How to Paint Thousand Sons – TheChirurgeon’s Method

This article is part of a larger series on how to paint the Thousand Sons. To return to the parent article, click this link

The Thousand Sons are one of the more complicated and difficult armies to paint in Warhammer 40,000, with lots of gold trim and intricate details that can make them daunting for new players to take on. The upside is that it doesn’t take a lot to make them look great and they offer a lot of really great opportunities for things like OSL, freehand, and cloth that can make them a very eye-catching army on the table.

When it comes to painting the Thousand Sons there are two schools of thought: In one, you base the model gold and paint the armor panels, and in the other you paint the armor first and then paint the trim. There are advantages to both, but I prefer to do gradients on my armor paneling that makes it very difficult to do the trim first without painting over it. So I just base my models black and start from there.

This scheme is also a bit darker blue than the official GW scheme, as I’ve based it more on the classic 2nd edition Thousand Sons ‘Eavy Metal paint scheme, which used a much darker, deeper blue than the more teal/aqua scheme the faction currently uses. As such I’ll be doing more custom color here.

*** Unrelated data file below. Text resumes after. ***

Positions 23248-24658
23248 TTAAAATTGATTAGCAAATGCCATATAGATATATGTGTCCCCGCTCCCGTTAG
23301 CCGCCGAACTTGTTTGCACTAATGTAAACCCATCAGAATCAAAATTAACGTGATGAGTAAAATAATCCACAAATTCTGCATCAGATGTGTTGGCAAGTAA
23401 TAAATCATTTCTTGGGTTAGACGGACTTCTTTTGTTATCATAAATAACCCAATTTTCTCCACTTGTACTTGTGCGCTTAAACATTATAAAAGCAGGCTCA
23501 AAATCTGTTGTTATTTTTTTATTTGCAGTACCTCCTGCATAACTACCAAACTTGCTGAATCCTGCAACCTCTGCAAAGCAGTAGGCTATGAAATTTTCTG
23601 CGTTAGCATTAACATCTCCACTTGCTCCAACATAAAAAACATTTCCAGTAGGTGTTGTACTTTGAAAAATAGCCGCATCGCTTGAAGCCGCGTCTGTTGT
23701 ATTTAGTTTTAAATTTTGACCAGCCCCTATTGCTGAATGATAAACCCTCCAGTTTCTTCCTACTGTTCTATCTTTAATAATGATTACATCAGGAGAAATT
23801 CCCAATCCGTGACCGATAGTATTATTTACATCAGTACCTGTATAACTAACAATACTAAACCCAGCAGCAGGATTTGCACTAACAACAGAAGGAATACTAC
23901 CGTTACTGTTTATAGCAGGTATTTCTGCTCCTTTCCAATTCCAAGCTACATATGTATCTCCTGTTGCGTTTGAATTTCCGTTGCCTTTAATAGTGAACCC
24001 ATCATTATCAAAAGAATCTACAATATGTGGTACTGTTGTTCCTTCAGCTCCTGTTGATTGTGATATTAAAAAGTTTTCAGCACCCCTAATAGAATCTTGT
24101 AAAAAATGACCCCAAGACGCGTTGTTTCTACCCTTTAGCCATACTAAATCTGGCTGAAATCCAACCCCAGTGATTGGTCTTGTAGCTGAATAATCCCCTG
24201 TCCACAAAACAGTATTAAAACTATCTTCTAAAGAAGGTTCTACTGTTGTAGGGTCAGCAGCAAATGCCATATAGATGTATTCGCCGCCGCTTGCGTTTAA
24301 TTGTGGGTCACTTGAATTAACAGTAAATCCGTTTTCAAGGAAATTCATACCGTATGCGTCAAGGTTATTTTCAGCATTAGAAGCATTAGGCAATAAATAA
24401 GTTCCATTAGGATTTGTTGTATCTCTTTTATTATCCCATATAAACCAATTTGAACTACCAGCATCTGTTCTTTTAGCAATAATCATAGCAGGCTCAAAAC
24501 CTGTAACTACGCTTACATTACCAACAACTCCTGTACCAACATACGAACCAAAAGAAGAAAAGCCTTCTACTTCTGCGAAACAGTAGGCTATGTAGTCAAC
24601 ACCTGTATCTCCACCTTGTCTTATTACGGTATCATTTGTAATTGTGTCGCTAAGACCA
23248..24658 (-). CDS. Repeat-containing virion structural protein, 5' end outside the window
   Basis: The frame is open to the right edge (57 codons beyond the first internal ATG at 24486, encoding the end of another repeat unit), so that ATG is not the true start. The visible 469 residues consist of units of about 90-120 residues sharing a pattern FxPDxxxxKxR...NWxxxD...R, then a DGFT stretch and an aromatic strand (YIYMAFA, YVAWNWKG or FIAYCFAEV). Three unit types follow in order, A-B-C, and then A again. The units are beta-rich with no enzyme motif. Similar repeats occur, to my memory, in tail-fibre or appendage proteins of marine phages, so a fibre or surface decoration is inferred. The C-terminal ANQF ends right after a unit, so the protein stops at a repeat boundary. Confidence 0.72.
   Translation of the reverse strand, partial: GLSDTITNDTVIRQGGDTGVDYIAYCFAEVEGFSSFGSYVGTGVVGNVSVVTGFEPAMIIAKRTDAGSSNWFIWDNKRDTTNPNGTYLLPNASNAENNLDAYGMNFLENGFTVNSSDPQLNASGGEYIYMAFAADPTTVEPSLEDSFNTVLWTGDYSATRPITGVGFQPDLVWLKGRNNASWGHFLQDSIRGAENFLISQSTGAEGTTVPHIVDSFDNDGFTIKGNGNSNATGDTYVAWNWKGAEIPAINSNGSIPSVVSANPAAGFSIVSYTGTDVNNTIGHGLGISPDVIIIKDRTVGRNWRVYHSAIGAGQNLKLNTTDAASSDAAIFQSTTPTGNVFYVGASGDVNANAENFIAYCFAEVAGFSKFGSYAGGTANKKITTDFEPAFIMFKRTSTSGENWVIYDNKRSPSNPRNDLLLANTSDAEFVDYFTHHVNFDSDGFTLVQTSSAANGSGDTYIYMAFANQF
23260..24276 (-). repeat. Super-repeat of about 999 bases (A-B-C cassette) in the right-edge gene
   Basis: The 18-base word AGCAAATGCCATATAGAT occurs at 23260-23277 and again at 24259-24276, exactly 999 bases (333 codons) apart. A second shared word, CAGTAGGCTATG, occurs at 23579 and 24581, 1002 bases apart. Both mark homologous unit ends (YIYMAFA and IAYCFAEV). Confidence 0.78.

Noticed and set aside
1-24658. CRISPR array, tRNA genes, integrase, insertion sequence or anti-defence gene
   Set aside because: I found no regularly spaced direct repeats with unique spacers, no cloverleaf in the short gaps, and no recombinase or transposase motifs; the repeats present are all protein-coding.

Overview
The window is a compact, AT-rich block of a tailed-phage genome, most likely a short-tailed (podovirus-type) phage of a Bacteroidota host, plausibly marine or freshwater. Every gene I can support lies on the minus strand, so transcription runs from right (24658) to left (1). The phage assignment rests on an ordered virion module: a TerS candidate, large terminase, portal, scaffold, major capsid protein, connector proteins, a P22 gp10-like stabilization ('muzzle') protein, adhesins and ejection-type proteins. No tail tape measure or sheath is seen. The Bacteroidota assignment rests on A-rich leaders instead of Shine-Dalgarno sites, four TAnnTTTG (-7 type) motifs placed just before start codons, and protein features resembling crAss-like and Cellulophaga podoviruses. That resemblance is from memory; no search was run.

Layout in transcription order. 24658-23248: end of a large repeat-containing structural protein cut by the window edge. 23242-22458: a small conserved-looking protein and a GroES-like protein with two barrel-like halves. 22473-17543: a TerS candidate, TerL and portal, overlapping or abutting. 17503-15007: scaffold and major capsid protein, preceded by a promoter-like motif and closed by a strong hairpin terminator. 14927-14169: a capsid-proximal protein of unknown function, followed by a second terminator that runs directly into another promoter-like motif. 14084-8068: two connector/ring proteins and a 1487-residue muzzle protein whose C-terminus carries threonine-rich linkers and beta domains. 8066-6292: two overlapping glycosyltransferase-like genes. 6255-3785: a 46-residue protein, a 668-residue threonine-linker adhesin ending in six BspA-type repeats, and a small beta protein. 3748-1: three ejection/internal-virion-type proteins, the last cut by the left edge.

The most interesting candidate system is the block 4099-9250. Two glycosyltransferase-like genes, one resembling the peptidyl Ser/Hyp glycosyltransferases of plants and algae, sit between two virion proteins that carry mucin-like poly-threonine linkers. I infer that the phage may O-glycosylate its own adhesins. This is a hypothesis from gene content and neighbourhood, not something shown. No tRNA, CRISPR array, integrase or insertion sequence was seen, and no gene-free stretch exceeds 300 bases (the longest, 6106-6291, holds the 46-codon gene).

Step 1: Basecoat

I prime my Thousand Sons black, then I basecoat the armor with a coat of GW’s Kantor Blue. 

Step 2: Armor Gradients

Now it’s time to apply the gradients. This is done by mixing Kantor blue with Caledor Sky in several steps, and doing a kind of “wet drybrush” on the model in several passes with a brush. Usually I do 3-4 steps here, mixing 3:1 Kantor:Caledor, then 2:1, then 1:1, 1:2, and 1:3. When I’m done I’ll hit the top areas with pure Caledor Sky and use Drakenhof Nightshade around the lower parts of the armor to create that dark line separating the armor and the trim. It’s a hard effect to photograph, but I think the above photo shows off the final effect when I’m done. I do this everywhere there’s blue, though note that it’s meant to be top-to-bottom, so parts with Kantor will be lower on the model and not necessarily just toward the trim.

Step 3: Edge and Panel Highlights

This is the part that really makes the armor pop. I do a thin line of Lothern Blue around the edges of the armor panels, tracing the lines made by the trim. I try to leave a thin line of darker armor between the panel highlight and the trim itself. I’ll come back and correct this gap line with Kantor or Drakenhof later if I need to. I also edge highlight points on the armor here, and edge highlight the stripes on the striped parts of the armor – you don’t have to highlight all of them, just the stripes you want to keep blue. The rest we’ll highlight yellow.

Step 4: Yellow Stripes

Speaking of which it’s time to paint the stripes. This is the same as the GW method – I paint the stripes with Averland Sunset, then I edge highlight those stripes with Flash Gitz Yellow.